89.9 FM Live From The University Of New Mexico
Play Live Radio
Next Up:
Available On Air Stations
A regional collaboration of public media stations that serve the Rocky Mountain states of Colorado, Idaho, Nevada, New Mexico, Utah and Wyoming.

Conservation group says uranium mill storing millions of pounds of radioactive waste

White Mesa uranium mill protest
Tim Peterson, Grand Canyon Trust
White Mesa Concerned Community members at the White Mesa Community Center before leading a spiritual protest walk to the White Mesa Mill October 10, 2021.

A new report takes a closer look at how much radioactive waste has been dumped at the uranium mill near Bears Ears National Monument in Utah.

According to the report from the conservation nonprofit Grand Canyon Trust, the White Mesa Mill, the last functioning uranium mill in the U.S., stores over 700 million pounds of radioactive waste. During a press conference Tuesday, Tim Peterson, the cultural landscapes director with the trust, said it threatens the air, water and people of Utah.

The White Mesa Mill processes uranium ore, and Peterson said it also accepts waste and mills it for uranium.

“The long and short of our report and our recommendation is that if the mill wants to function as a radioactive waste disposal business, it should be regulated as one,” said Peterson.

White Mesa is a part of the Ute Mountain Ute Tribe. Chairman Manuel Heart said he’s taken a glass of tap water from the community to former governors Jon Huntsman Jr. and Gary Herbert of Utah.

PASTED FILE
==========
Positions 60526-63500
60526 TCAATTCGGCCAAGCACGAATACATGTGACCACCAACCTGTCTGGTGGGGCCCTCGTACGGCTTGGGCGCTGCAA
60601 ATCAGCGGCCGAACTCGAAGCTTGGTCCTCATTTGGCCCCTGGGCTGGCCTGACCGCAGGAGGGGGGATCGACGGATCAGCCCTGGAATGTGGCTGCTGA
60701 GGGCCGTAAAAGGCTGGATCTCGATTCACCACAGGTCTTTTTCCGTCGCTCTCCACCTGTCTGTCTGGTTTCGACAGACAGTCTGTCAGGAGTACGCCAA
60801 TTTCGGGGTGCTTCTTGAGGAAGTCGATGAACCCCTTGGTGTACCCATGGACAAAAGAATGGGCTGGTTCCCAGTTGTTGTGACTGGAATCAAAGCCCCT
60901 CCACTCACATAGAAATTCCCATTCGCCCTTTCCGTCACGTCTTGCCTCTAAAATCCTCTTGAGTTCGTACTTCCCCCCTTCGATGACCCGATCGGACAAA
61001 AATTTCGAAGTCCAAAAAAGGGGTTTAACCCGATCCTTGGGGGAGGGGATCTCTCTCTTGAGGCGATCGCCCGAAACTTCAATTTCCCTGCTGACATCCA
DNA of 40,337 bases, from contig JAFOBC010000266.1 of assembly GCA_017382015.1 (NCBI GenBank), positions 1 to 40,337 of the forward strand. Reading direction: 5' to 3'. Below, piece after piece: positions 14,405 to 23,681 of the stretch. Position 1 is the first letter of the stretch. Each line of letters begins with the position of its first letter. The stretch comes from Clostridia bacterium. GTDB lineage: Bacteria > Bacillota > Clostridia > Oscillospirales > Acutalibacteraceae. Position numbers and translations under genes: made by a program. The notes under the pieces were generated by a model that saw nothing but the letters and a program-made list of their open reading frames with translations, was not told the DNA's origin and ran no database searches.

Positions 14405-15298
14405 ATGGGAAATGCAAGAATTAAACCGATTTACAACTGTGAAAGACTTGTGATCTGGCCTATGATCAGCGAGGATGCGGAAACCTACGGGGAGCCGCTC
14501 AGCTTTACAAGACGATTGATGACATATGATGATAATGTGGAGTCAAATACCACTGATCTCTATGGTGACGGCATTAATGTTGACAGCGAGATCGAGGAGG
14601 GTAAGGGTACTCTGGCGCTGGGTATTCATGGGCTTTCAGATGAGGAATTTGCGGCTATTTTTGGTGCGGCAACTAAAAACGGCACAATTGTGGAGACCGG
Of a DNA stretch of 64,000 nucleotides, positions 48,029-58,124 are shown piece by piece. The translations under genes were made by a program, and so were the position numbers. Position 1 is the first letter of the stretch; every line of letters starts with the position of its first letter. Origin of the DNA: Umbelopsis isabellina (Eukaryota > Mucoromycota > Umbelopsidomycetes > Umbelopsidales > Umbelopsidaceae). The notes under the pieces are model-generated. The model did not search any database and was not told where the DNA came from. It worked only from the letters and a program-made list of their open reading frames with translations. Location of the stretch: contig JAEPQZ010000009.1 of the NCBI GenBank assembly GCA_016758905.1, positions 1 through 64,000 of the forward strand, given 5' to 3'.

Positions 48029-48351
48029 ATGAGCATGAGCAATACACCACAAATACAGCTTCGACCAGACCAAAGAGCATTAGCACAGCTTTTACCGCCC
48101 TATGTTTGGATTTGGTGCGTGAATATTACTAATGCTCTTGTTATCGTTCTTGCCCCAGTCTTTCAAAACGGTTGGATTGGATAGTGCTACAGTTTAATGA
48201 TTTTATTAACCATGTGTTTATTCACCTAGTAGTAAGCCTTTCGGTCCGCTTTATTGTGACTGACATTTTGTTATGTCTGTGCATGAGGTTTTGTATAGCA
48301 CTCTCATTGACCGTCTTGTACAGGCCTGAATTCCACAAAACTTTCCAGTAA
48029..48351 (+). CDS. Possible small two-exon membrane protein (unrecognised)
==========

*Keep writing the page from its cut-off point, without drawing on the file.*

“It was a gray-ish color and had the smell of a boiled egg. We took it to them and said, ‘Would you drink this, sir?,'” Heart said. “This is what our tribal members in White Mesa are dealing with on a day-to-day basis.”

Some Indigenous activists said during the press conference they want stricter regulations for the mill. Others want the mill to close and the land reclaimed.

The mill is owned by Energy Fuels, a U.S. producer of uranium and vanadium.

“Energy Fuels is proud of our record of environmental stewardship. We work hard every day to ensure our operations minimize potential impacts to the environment, including water, air, wildlife, soil, and cultural resources,” wrote their CEO and President Mark Chalmers on their website.

Energy Fuels did not respond for comment.

This story was produced by the Mountain West News Bureau, a collaboration between Wyoming Public Media, Nevada Public Radio, Boise State Public Radio in Idaho, KUNR in Nevada, the O'Connor Center for the Rocky Mountain West in Montana, KUNC in Colorado, KUNM in New Mexico, with support from affiliate stations across the region. Funding for the Mountain West News Bureau is provided in part by the Corporation for Public Broadcasting.

Related Content